Heinrich Cornelius Agrippa von Nettesheim [1486-1535] was a German theologian, lawyer, soldier, physician astrologer, necromancer and alchemist. He spent his entire life wandering Europe and studying 'The Natural Philosophies' but even though he eventually renounced magic his writings influenced studies of the occult for centuries.

Agrippa was born in Cologne and later attended the city's university. After studying with Johannes Trithemius, another unorthodox theologian and occultist, Agrippa accepted a teaching position at the University of Dole, then a free city in Hapsburg Burgundy. Always controversial, Agrippa was forced to abandon the Academic world when his enemies accused him of being a 'Judaizing Heretic'. In 1511 he sought refuge in the armies of the Holy Roman Emperor and fought in Spain and Italy before returning to civilian life . In 1520 Agrippa became legal adviser to the Council of Metz, another imperial city but despite earning a reputation as a brilliant lawyer, he was forced to resign after he successfully defended a man accused of heresy and a woman accused of witchcraft.

Undaunted, Agrippa moved to Grenoble to study medicine and later he accepted a position as Physician & Astrologer to the Queen of France. Unfortunately the constant wars between France and The Empire meant Agrippa soon lost favour at the French court and he was forced to move to Antwerp where he was reduced to selling magical talismans and alchemical gold to make ends meet. Eventually Agrippa returned to Grenoble where he renounced his beliefs in the occult and though the sincerity of this retraction has been called into question by recent scholars, he was spared the imprisonment and torture suffered by many who challenged the perceived wisdom of the times. The accusations of heresy may have continued but Agrippa died peacefully in 1535.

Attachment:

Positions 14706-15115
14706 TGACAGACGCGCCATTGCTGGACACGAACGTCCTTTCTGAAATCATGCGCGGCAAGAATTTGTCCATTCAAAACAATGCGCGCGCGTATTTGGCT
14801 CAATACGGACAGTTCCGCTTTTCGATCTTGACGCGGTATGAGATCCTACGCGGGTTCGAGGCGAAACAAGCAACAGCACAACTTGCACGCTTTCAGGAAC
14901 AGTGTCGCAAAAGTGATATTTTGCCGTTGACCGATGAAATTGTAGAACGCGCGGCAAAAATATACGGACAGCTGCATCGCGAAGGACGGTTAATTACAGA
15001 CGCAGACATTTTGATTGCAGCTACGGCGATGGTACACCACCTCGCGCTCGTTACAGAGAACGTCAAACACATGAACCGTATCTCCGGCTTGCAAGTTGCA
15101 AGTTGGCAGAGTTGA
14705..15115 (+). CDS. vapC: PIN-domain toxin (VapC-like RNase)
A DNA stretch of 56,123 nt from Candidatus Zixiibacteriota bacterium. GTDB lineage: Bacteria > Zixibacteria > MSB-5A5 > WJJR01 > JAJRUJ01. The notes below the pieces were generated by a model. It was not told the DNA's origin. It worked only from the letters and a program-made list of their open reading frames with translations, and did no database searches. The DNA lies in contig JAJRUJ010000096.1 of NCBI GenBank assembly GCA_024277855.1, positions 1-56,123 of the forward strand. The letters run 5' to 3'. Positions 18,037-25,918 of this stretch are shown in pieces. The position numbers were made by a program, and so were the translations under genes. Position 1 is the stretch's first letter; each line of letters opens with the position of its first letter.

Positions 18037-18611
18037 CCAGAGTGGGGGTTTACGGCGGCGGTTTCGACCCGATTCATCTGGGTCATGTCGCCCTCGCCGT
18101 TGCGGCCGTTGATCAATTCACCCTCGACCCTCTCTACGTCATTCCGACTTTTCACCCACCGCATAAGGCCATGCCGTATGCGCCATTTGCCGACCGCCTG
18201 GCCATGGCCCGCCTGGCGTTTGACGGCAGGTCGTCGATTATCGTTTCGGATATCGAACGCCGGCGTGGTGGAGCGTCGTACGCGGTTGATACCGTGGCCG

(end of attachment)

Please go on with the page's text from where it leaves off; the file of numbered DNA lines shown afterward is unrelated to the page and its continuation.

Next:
Agrippa's most important work De Occulta Philosophia is still in print today and his name is mentioned in both Mary Shelley's Frankenstein and JK Rowling's Harry Potter stories. He's  also the inspiration for the fictional Thomas Devilstone whose own career is closely entwined with that of this famous philosopher and magician.

Agrippa's retraction:

"But of magic I wrote whilst I was very young three large books, which I called Of Occult Philosophy, in which what was then through the curiosity of my youth erroneous, I now being more advised, am willing to have retracted, by this recantation; I formerly spent much time and costs in these vanities. At last I grew so wise as to be able to dissuade others from this destruction. For whosoever do not in the truth, nor in the power of God, but in the deceits of devils, according to the operation of wicked spirits presume to divine and prophesy, and practising through magical vanities, exorcisms, incantions [sic] and other demoniacal works and deceits of idolatry, boasting of delusions, and phantasms, presently ceasing, brag that they can do miracles, I say all these shall with Jannes, and Jambres, and Simon Magus, be destinated to the torments of eternal fire."

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